Date:28/06/2011 URL:
Back Book Review

From the blurb

Citizen Leadership — Deepening Democratic Accountability in India, Brazil and South Africa: Edited by Vikas Jha, Bhavita Vaishnava, Kaustuv Kanti Bandyopadhyay; Academic Foundation, 4772-73/23, Bharat Ram Road, Darya Ganj, New Delhi-110002. Rs. 795.

A new axis of cooperation involving India, Brazil, and South Africa, which emerged in 2003, represents the voice of democratic south. The three countries may not be the fastest growing economies or most efficiently functioning societies. But they are certainly the most democratically governed societies.

There have been new alignments of democracy and citizenship, mediated through active participation of citizen groups, which in turn led to demands for direct forms of social accountability of elected representatives and of government officials.

The outcome of a research project, led by Society for Participatory Research in Asia (PRIA), this book presents seven case studies — three from India, two from Brazil and two from South Africa — and offers an analytical synthesis of the key lessons from these studies.

In the words of Bandyopadhyay, the case studies give “new insights into inter-mixing of different kinds of ‘spaces', criticality of the role of citizen leaders and intermediaries' organisations in mobilising citizens and ensuring accountability from the governance agencies, inclusive citizenship and deepening democracy.”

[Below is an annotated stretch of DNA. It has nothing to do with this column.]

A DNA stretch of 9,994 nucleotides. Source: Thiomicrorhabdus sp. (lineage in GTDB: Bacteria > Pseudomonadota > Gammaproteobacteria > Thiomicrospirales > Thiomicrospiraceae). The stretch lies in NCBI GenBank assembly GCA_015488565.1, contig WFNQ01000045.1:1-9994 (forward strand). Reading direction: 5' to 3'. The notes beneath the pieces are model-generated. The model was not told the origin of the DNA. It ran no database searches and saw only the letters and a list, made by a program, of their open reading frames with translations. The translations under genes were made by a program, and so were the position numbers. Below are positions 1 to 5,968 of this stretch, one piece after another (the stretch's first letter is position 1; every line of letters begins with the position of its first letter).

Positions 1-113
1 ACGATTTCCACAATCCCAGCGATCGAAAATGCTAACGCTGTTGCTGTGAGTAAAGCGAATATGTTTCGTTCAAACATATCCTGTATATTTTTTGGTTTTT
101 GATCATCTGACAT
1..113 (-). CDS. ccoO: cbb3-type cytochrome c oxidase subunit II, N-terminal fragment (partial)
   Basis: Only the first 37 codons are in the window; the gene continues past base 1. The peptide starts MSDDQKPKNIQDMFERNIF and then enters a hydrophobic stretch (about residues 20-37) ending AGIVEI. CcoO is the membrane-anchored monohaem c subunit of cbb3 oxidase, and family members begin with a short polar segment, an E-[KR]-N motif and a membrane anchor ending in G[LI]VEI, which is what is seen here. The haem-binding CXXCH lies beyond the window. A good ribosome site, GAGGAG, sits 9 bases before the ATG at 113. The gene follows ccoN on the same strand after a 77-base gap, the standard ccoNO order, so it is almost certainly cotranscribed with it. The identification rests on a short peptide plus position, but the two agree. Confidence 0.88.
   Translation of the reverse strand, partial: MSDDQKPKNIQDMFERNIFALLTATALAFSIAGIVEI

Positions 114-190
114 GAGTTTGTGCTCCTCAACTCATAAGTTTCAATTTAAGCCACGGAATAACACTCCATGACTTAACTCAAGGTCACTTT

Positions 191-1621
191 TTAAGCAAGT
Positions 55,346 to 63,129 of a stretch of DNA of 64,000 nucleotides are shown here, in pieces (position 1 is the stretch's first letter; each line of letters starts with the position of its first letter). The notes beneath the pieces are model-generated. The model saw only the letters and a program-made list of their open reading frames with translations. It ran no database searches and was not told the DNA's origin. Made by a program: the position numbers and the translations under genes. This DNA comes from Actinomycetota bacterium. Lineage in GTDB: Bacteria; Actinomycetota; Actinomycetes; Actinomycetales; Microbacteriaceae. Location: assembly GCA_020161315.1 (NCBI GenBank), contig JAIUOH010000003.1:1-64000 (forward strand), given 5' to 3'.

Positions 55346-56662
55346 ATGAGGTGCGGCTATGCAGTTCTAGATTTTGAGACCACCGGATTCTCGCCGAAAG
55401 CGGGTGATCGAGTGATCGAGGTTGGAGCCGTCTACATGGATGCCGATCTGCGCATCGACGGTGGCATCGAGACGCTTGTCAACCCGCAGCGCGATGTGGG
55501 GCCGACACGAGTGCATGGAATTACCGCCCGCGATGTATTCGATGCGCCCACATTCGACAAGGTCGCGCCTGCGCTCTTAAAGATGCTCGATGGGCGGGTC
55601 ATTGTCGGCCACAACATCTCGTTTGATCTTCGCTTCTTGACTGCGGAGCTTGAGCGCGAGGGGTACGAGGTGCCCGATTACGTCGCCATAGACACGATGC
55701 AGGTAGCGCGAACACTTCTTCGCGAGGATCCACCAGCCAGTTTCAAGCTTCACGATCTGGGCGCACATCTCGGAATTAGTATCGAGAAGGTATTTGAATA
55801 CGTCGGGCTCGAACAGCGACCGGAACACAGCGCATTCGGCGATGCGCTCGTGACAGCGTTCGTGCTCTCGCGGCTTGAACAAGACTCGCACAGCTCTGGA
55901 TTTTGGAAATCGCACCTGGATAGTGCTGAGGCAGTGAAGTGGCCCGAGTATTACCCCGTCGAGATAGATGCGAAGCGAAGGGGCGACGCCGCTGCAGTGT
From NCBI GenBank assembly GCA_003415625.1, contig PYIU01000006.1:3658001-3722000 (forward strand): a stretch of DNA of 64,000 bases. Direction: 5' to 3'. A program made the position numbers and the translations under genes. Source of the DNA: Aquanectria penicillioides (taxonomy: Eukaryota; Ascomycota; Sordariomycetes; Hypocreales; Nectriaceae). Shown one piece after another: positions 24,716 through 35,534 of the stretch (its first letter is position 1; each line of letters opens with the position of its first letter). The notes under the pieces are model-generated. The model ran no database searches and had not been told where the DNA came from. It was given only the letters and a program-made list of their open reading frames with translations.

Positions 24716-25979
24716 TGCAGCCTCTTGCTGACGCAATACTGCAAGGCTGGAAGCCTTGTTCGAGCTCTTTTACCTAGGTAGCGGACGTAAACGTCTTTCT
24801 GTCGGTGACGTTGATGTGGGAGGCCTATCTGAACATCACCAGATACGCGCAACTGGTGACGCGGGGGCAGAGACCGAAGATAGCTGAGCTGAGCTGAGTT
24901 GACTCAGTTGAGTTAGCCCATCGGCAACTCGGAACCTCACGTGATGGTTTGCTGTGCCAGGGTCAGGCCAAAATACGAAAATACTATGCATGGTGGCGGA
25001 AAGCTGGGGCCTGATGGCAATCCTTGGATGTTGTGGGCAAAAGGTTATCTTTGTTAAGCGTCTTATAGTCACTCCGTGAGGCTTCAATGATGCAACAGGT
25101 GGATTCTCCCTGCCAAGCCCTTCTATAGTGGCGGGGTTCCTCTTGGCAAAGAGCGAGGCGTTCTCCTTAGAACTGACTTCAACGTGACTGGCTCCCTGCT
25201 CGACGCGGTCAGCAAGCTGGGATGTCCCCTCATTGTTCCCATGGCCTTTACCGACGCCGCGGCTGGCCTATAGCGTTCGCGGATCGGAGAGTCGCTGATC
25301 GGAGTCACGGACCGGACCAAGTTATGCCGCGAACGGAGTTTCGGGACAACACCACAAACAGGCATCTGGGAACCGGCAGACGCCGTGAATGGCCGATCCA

Tracing Marco Polo's Journey —The Silk Route: Major H.P.S. Ahluwalia; Niyogi Books, D-78, Okhla Industrial Area, Phase-1, New Delhi-110020.

One of the legendary trading routes known to history, the Silk Route that spans the Asian heartland has been traversed by warriors, historians, travellers and also mendicants for centuries, who felt inspired and were struck by the sheer magnificence of the mountains, rivers, and fabled cities, as also the vestiges of ancient civilisations they came across. In this book, Ahluwalia, a mountaineer who scaled Mount Everest in 1965, gives a fascinating account of the exciting expedition he undertook in 1994.

He takes the reader in the footsteps of ancient travellers through cities as exotic as Bukhara, Samarkand, Andhijan, Xian, Harkand, and Lhasa, the lush oases such as Hotan and Turfan, and the Gobi and Taklamakan deserts before concluding the trip with a visit to the monasteries in the Himalayas. The Khumbum stupa and the statue of Goddess Tara in Gyantse; the Wild Goose Pagoda near Xian; the Potala Palace; and the 71-metre high (sitting) Buddha at Chengdu are among the several eye-catching photographs in this book of the coffee-table variety.

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